TheSupremeus : Nothing surprising in English sounding like German at the end, because they are from the same West Germanic family.

Zaxor Von Skyler : Your accent went from Canadian to asian to irish!

Sabina Rojas-Franco : This made me laugh so much

Jenna Antonelli : Its funny I didnt realize how varied our vowels can be in pronunciation until I started learning Korean earlier this year. You have to be very precise with your pronunciation otherwise it can change the meaning entirely to a different word. As a New Yorker, my 'A's can have a pretty loose and varied pronunciation but people will still know what im saying. When I pronounce 'ㅏ' ( ah ) I sometimes find my lazy tongue pronouncing it like 'ay' or 'ayuh' which sounds like the hangul letters 'ㅐ' ' and 'ㅔ', changing the word/meaning entirely. Ive had to learn to be way more conscious of my accuracy in pronouncing the Korean vowels but still my American accent sabotages me at times. Anyways, languages are cool and this video Is neat :)

GasMaskMonster : I bet the gummy rat guy would enjoy this.

david shinigamigt : I will never complain about english anymore.NEVER!

Awkward : Sounds like a whole different language. Wow

Iulia Florea : This is the best thing I've ever heard. English is not my first language, but I found it pretty easy to learn

Ben Daly : We watched this in English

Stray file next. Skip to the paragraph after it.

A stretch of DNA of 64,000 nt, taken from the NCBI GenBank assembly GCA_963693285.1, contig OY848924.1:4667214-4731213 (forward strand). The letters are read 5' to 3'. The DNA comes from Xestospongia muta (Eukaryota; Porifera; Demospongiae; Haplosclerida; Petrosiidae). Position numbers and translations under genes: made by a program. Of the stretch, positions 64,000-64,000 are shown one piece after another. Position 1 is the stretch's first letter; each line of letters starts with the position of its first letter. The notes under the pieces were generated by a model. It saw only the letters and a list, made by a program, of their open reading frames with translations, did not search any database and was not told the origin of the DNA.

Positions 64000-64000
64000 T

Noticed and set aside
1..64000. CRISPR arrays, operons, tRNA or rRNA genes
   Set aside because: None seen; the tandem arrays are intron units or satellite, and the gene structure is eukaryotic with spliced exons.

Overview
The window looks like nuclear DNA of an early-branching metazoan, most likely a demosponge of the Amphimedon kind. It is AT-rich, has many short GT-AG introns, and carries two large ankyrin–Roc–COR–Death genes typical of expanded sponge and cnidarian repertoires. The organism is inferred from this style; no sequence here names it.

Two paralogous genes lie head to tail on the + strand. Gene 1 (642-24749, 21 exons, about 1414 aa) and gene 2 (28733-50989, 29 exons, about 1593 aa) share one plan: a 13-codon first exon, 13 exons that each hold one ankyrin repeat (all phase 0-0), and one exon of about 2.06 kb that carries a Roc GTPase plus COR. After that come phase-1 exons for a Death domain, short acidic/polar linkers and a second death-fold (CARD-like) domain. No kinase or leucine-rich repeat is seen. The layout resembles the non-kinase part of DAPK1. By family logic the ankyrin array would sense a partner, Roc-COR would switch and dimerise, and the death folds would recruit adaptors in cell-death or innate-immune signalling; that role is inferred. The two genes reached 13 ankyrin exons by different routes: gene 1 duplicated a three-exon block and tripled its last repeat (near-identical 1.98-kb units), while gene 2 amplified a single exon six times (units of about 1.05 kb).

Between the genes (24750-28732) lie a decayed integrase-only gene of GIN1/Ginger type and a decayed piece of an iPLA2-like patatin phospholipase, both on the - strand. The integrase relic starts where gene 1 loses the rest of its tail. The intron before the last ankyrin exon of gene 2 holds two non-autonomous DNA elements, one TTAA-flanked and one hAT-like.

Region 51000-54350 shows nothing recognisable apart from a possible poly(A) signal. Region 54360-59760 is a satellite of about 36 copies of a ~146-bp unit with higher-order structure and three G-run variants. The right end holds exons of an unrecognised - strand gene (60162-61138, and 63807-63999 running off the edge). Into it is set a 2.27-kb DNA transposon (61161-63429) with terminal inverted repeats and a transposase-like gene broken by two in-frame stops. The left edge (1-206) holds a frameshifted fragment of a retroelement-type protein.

Rumple 7 : English is not my native language (greek is) and I remember having difficulties with the pronouncations the first 3 years of trying to learn them (after that I just got used to it and accepted that it is what it is), so this video had me cracking up!🤣 There were also a lot of flashbacks of me and my classmates trying to read from our student's books and mispronouncing a plethora of words!😆

Robustus : You sir have raised nerdism to a whole new level. I applaud you. Sadly there is no Nobel Prize for nerdism

Julia Wildflower : It's really interesting how the passage from Shakespeare was much easier on the ears with these pronunciations than the modern English in the rest of the video.

Tere O : I can only think of Jamaicans!... and of “Calipso” from “Pirates of the Caribbean”

Semper Phoenix : Well that was cool

C++ Master : So....after watching this video I'm sitting here reading all the comments like this. I hope I'm not the only one.

Ken Haley : This was wonderful. I'm reminded of Victor Borge's phonetic punctuation, and inflationary language. Both making fun of our language, just like this one.